Slide in sections (like decent backpacks) for documents/laptops etc are essential & I like the idea of GPS tracking (MartynS) though if you go anywhere interesting, even now there is no point in relying on mobile phone connectivity (no charger for me).

    A major problem is the vast variety of airline requirements – forget IATA – max height is 48 cms for some, 50cms for many, 55cma for most (IATA)…equal nonsense with width and thickness so we are sadly stuck with the minimum on all dimensions SO make the most of it & don’t mess about with silly curvy designs.

    At least if you look relaxed and easily slot the bag into the cages to check size, the goons may forget about checking the weight

    Frankly if you can’t do a months photoshoot trip with a bag like that you don’t know how to travel light! – BUT, of course, I’m not packing a good business suit though that could go more comfortably in a hold bag.


    nmh1204
    Participant

    Good ideas, Peter.

    I agree that curves are silly, and they’re a pain too.

    As for size, airlines should have a standard across every one, it’d make life easier, or maybe the bag could either expand (if soft-sided) into different sizes, or if it’s a hard-sided suitcase, maybe have some sort of ‘morphing’ mechanism?

    Wheels aren’t necessary on carryon, i agree. For large suitcases, it’s a help for me.

    Bright colours aren’t needed unless your design is the same as the thousands of other black cases. If it has a unique design, it should be instantly spottable, regardless of whether it’s black or bright heliotrope.

    Its a pity lightweight and strong metals are a contradiction, maybe some sort of polymer made with metal could provide the strength, and the other materials could make it lightweight?


    DavidGordon10
    Participant

    I am sorry to disagree with the last two posts on one point, but….

    Wheels are essential for some of us. Disorders of the elbow and shoulder joints are sometimes related to carrying heavy bags (we are not physiologically or anatomically well adapted to standing upright, let alone to carrying heavy things). Yes, this is special pleading from me, my bilateral tennis elbow and unilateral frozen shoulder both being made better by getting a bag with wheels, but I have diagnosed the same problem in others and cured them with the wheelie bag prescription.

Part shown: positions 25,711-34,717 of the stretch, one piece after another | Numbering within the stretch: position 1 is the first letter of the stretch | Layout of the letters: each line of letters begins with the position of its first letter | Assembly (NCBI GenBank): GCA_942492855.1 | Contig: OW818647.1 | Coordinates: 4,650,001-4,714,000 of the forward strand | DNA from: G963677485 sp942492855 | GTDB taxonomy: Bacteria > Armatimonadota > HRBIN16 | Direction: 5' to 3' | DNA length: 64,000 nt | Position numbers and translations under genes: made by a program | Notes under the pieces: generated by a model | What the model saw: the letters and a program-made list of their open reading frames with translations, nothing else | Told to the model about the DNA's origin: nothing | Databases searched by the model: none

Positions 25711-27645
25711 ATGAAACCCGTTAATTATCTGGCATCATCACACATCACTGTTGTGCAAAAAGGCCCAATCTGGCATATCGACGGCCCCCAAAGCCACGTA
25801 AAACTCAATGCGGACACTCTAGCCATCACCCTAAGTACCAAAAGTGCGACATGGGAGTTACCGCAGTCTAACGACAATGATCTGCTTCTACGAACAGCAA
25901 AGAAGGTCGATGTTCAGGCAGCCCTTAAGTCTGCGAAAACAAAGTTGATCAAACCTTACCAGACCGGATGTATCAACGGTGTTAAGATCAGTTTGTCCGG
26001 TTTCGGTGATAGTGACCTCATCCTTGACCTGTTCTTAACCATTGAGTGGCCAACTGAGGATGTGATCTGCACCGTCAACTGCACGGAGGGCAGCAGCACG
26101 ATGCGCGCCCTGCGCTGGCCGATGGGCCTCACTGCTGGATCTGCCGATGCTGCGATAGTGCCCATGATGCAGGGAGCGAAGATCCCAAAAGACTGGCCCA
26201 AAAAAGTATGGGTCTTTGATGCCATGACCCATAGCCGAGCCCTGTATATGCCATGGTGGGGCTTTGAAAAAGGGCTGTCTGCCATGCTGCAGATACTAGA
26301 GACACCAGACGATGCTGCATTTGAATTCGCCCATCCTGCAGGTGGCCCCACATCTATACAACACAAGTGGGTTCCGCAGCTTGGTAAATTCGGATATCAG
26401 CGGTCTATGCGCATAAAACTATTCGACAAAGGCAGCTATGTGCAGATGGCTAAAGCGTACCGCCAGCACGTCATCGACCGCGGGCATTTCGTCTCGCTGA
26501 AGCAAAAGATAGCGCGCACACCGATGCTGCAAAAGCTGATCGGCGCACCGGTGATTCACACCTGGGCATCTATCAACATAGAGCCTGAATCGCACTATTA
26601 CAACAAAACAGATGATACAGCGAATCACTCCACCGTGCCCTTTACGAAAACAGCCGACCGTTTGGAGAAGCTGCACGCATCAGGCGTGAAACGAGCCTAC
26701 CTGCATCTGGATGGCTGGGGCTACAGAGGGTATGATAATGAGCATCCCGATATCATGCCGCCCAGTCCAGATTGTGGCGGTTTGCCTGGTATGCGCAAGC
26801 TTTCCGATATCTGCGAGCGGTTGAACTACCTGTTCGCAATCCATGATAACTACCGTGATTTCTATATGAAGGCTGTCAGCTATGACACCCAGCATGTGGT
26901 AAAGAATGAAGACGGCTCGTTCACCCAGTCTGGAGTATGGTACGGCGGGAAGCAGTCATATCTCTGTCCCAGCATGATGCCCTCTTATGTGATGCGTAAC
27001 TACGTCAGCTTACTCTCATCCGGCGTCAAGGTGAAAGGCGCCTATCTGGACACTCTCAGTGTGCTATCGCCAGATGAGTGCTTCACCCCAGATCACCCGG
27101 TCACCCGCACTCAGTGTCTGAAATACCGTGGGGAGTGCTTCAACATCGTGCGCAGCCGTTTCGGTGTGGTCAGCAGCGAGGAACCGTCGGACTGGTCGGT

stevescoots
    Participant

    Thanks for the feedback everyone.
    Most comments are concerning carry on but also migrate to hold luggage. What I am trying to look at is, if possible, is to create the Optimus prime of luggage, transform from carry on that meets EU size restrictions to full size minimum 80L capacity, but meets all the requirements above either as standard or optional modular extras. For those trips where you go out travelling light, but know you will be coming back with more than you went with, to save lugging an empty full size on the outbound or buying another case while there. As I and many I know have done before. There are some already on the market but do not offer the ideal strength/light weight ratio and ability to survive multiple trips. They tend to be designed for tourists.
    Colour identification easy to solve by way of panel inserts, as is the luggage tag (having just lost my 6th one this year!)
    Martyn’s comment about not bothering to lock as TSA will destroy it is valid and that’s easily solvable with a replacement lock carrier that can be easily changed by the owner from the inside only once TSA have had their fun.


    MartynSinclair
    Participant

    Perhaps rather than an “external lock”, which does attract attention, perhaps the designers could create an internal secure area within the case.

    I would be interested to learn what high value items are placed within checked luggage that would be of use to anyone else. In my case(s), it would probably be suits, shoes and my electric razor. Anything of value goes into my hand luggage..


    MartynSinclair
    Participant

    http://www.prnewswire.com/news-releases/space-case-1—the-worlds-most-advanced-line-of-smart-luggage-set-to-launch-june-1st-300087833.html

    This was meant to have launched yesterday. I have no idea whether it has, but seems to be an ideal case, except for the finger print lock.. that will go down well in the USA…


    stevescoots
    Participant

    it seems to be more about software than hardware.

    •Smartphone app WHY?

    •Biometric fingerprint locking for up to 5 travelers. AS MARTIN SAYS